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Session 70 - Searching for Other Planetary Systems.
Display session, Wednesday, January 17
North Banquet Hall, Convention Center
We offer further perspectives on the application of the photometric technique to the search for extrasolar planets. The principal obstacles to this approach include the ambiguous interpretation of the photometric signature of a possible transit event arising from the potential for confusion with stellar activity, and (2) the observational intensity of the search technique. We emphasize that the former issue can be addressed through multiband observations combined with considerations of the characteristic time scales of forms of stellar activity compared to that of a transit event. In the case of the latter concern, the advent of modern, automated telescope technologies offers the realistic prospect of meeting the demanding observational requirements of this approach.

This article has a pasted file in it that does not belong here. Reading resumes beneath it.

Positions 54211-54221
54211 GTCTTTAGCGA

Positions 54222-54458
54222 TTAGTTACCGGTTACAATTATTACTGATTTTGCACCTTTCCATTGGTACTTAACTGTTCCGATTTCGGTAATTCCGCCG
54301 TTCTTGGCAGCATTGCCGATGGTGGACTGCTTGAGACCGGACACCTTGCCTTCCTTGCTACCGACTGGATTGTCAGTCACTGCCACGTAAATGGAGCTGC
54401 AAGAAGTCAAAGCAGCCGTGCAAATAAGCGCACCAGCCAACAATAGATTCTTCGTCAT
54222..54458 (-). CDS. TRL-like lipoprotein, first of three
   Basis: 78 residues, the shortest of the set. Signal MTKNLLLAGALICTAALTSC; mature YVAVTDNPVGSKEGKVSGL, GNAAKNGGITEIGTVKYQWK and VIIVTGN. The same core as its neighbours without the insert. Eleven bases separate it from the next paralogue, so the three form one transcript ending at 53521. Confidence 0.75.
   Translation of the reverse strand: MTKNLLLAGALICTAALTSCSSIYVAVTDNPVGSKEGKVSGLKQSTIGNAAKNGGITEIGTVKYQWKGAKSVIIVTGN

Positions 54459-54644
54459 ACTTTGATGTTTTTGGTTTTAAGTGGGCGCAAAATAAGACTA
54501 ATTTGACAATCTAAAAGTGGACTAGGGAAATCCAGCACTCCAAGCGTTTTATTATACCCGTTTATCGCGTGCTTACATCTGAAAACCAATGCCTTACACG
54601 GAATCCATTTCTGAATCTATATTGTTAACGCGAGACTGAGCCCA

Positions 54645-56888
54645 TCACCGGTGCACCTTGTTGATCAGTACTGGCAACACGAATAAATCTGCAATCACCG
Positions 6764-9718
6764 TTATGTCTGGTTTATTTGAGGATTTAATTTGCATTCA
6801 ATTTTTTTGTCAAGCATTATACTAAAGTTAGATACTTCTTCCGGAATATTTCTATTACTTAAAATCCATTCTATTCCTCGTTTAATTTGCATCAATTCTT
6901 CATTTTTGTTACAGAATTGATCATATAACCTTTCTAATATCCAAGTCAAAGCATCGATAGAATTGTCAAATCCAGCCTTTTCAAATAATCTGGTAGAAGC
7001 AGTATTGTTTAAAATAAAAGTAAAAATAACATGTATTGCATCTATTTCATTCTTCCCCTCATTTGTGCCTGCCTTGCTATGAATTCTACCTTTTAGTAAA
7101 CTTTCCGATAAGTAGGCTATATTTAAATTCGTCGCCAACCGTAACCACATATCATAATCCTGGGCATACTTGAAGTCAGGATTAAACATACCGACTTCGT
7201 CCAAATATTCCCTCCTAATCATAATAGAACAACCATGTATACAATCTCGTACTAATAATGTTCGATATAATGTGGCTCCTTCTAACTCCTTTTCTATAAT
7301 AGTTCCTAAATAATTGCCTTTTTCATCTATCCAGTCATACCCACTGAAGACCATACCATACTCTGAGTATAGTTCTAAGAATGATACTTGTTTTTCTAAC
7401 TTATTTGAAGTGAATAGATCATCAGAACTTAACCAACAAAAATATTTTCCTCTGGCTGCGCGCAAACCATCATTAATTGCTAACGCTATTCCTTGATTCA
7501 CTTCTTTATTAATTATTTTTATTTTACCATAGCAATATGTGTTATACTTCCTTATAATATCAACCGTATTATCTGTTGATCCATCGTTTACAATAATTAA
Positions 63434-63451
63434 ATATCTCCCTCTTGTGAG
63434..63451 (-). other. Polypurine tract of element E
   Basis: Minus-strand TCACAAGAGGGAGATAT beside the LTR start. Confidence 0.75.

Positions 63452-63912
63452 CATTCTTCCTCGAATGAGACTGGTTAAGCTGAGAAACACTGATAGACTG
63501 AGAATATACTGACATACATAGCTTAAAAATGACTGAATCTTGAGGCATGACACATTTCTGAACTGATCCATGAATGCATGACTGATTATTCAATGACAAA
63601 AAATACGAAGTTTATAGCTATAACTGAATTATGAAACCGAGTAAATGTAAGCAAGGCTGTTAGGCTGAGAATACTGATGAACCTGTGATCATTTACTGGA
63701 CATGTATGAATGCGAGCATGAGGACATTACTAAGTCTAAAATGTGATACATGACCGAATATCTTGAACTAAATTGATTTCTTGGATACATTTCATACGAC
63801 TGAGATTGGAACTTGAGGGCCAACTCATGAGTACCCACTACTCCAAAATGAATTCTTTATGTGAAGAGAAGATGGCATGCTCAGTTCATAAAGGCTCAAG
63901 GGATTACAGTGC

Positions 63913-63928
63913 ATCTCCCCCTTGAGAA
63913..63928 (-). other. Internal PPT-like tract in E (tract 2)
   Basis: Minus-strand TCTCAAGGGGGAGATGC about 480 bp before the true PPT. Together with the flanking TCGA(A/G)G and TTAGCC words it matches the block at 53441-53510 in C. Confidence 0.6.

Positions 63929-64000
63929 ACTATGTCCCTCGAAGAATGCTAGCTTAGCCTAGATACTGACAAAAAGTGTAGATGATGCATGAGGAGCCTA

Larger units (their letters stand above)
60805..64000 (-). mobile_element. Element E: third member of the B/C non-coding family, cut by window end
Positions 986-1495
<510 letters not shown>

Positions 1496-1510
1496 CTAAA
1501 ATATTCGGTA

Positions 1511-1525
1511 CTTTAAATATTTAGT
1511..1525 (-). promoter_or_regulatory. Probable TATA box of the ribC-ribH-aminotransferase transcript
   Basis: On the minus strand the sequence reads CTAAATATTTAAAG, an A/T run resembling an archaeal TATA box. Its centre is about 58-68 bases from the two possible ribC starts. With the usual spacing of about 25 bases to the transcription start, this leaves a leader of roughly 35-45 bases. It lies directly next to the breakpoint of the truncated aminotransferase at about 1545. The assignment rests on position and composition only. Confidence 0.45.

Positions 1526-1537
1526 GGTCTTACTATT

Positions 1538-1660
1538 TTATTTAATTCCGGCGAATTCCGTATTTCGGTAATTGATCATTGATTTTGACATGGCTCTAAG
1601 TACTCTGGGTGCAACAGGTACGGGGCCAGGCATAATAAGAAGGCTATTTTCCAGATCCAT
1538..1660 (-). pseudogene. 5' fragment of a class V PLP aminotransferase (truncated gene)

We find that joint visual and near infrared observations are necessary to immediately distinguish between, for example, a planetary transit and a cool spot on the stellar surface. However, these observations by themselves do not appear sufficient to distinguish between a brown dwarf and a Jovian-size planetary companion of a dwarf M star. In such cases, other complementary observations will be necessary. We develop a computer simulation to estimate the average number of transits per year that would be presented for a stellar sample characterized by realistic properties in terms of spectral type distribution, effective temperatures, masses, and radii. A simple thermal model is adopted to estimate star-planet separations. The simulation suggests that the frequency of transit events will be dominated by M dwarf systems. This is due to the large number of these objects combined with the relative proximity to these cool stars within which planetary formation can occur according to current models.
Program listing for Wednesday